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1st time brewing. No activity in airlock

Hello all!
I brewed on Sunday 3/4/2018 using a starter kit from Northern Brewer using the Party Block Amber Ale. We finished and put the bucket away around 4-5 pm. Since then there has been no activity in the airlock. I am worried the lid is not secure on the bucket which could explain the absence of bubbling, but today I took a quick peak inside and saw a ring of crud along the inside just above the liquid line. I read in another post that this occurred when the beer was done fermenting, which is worrying since it hasn’t even been a week.

The last temp I took on the wort prior to adding water to get the amount up to 5 gallons was 74F. I sprinkled the yeast on top (there was a lot of bubbles from adding the water, which I figured was a good thing since the yeast needs oxygen) Could it be I cooled it to much when I added the water?

Apart from opening up the bucket, I did close it back up and swirl it around a bit this morning to try and get some of the crud, which I am assuming in the yeast, to get back into the liquid and do it’s thing.

Any input would be appreciated.

P.S. I am already seeing the merits of getting a glass carboy, but want to brew a few more times before investing in one. Also I do not have a hydrometer.

It’s fine. Glass carboys are a PIA. If you want to peak inside you bucket. Just drill a 1" hole in the top and use I think it’s #10 stopper. You also could take samples without removing the lid. Buckets have built in handles are easy to clean and unbreakable. If you’re going to upgrade go stainless. I use glass carboys for wine only which is what they were originally purposed for. They do make a plastic big mouth carboy

The ring of crud is generally a good thing. Give it plenty of time, like 2-3 weeks of primary fermentation to be sure its done. You likely weren’t sold a hydrometer setup, but I would order this for future batches…it takes away the guesswork in these situations. ie, you would be able to confirm that your yeasties are gobbling up the sugars by documenting the specific gravity has fallen significantly(or not).

Thank you!!

Pick up a finishing hydrometer to check the specific gravity. The graduated markings on a finishing hydrometer are spaced farther apart for easier and more accurate reading. These hydrometers read from about 0.980 to 1.020. If you brew kits for a while you don’t need to check the original gravity. The OG will be as the recipe states when all the fermentables of a kit are used and the volume in the fermentor is correct.

An adhesive thermometer strip on the outside of a bucket or carboy is one of the best ways to monitor the temperature of the fermentation. You won’t need to open the fermentor to measure the temperature. Place near the 5 gallon mark. This will keep it out of the water if you may use a swamp cooler/heater in the future for temperature control.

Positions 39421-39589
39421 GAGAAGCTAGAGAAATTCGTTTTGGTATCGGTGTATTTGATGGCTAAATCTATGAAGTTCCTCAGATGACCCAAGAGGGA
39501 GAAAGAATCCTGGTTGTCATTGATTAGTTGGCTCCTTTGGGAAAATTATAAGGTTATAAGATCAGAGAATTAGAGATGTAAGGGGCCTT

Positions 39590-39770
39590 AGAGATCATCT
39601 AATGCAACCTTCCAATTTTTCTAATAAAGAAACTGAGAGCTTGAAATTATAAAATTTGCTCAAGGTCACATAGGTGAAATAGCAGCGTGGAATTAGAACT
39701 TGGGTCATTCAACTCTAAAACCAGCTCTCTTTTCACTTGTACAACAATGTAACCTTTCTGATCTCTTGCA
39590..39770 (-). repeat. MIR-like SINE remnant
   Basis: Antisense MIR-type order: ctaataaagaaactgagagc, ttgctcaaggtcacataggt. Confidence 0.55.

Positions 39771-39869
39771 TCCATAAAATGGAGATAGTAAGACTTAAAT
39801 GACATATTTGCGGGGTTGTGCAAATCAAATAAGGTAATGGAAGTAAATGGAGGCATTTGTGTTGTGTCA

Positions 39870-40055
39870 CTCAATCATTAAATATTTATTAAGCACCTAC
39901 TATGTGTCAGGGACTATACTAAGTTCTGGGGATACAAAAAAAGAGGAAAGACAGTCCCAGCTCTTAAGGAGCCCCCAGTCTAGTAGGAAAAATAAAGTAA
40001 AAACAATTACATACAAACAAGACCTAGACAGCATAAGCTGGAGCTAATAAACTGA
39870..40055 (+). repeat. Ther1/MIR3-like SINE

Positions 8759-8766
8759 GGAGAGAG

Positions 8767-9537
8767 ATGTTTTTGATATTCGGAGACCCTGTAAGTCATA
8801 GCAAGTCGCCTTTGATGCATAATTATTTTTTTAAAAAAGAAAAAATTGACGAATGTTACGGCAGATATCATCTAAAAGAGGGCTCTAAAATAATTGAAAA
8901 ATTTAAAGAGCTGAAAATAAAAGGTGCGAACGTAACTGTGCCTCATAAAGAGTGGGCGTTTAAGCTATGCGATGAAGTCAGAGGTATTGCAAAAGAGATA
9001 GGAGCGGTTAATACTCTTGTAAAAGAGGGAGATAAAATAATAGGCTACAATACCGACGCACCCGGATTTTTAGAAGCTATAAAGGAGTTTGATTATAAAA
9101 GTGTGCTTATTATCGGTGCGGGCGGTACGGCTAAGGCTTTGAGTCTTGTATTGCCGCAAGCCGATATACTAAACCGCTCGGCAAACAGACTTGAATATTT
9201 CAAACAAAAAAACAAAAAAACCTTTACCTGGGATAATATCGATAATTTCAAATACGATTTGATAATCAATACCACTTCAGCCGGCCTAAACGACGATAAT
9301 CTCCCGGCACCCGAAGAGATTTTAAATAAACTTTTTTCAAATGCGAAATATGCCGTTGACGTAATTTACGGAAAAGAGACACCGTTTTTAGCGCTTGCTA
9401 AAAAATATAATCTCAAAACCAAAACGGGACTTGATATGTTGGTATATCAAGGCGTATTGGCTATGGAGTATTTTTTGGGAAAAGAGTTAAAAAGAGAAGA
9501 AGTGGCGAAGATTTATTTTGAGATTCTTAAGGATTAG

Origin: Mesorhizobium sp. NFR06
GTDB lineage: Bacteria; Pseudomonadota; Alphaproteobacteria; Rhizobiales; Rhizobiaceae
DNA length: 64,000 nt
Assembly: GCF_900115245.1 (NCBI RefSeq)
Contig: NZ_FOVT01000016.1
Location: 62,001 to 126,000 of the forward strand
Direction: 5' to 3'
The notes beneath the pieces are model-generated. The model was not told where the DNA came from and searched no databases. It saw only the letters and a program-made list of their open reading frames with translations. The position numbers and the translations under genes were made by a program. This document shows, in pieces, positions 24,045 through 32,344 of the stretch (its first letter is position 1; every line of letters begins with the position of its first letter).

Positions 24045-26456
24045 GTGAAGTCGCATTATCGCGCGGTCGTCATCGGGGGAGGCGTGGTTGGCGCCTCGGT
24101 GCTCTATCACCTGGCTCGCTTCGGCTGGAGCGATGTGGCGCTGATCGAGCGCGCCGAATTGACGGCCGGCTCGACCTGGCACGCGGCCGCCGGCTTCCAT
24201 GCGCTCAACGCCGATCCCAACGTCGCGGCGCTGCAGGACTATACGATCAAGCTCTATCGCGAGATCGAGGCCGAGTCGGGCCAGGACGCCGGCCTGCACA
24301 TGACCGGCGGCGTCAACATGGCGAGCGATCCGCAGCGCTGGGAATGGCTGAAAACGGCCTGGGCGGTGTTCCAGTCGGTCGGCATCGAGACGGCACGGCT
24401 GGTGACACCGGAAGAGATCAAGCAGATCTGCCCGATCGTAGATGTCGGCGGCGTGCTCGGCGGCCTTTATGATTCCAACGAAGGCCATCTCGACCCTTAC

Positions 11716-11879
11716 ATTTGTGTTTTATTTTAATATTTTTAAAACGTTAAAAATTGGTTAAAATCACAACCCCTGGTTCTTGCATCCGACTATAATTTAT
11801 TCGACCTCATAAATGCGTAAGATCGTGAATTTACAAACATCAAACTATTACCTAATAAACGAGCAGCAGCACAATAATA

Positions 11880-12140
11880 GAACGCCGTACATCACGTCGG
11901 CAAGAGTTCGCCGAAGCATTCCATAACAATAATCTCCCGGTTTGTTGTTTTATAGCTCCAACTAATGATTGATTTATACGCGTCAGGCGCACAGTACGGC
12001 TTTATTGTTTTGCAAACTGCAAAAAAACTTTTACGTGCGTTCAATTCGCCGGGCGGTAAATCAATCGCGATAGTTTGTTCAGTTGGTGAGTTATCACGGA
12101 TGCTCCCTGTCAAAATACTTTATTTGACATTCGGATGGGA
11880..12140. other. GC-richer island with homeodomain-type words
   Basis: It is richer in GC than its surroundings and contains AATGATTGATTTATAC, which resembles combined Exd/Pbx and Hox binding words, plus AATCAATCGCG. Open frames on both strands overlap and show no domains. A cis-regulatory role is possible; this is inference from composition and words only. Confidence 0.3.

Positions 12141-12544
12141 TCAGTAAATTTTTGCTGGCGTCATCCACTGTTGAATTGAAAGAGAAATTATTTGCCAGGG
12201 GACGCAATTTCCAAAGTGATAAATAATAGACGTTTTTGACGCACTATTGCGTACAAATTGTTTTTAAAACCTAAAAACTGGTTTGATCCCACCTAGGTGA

The remnants of the krausen ring can be left above the beer until you rack to the bottling bucket. The hop debris in the dried ring can sometimes be bitter.

I don’t take the first SG reading until around day 10 to 14 after the active fermentation had started. I’m not going to bottle for at least three weeks anyway. It takes about that long for the beer to clear in the primary. I don’t want excess suspended yeast and other sediments in the bottles. I like to pour the entire contents of the bottle if at all possible. The second SG reading is 5 days or a week later just to confirm the fermentation is complete.

When you have emptied the fermentor check the volume markings, if marked, by adding a measured 5 gallons of water. Sometimes factory markings are not correct. (Instead of dumping this water add some PBW for cleaning.)

Welcome to the world of home brewing.

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@flars laid it our very well for you. Grab a hydrometer for future batches and get those fermentation temps down to low 60’s. I used to use glass carboys and I got rid of them before any of the horror stories I read about, happened to me. Only buckets for me now but as @brew_cat mentioned, they make plastic BMB and they are pretty nice. Stainless isn’t always in the budget but that is definitely the way to go

I recently bought the Anvil SS brew bucket for fermenting… a simple mod to it and it is just perfect for my needs, and not too expensive… Theres one more in my future. I have a glass one I’m trying to give away… no takers. :disappointed: Sneezles61

I was looking at the Anvil as well. Seems to be a solid (though a bit light) fermenter.

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I soldiered a 1/2" FPT bung to the top where the rubber stopper goes… 1 street elbow, a male barbed fitting for the air lock, (1/2" tubing down into a growler with water). The next piece is another fitting with the 1/2" flare… Thats where the gas will hook up so I can push brew into keg with CO2… Soon, I will locate a fridge, put some casters under it, a controller, having 2 fermenters in it… Good to go! Sneezles61

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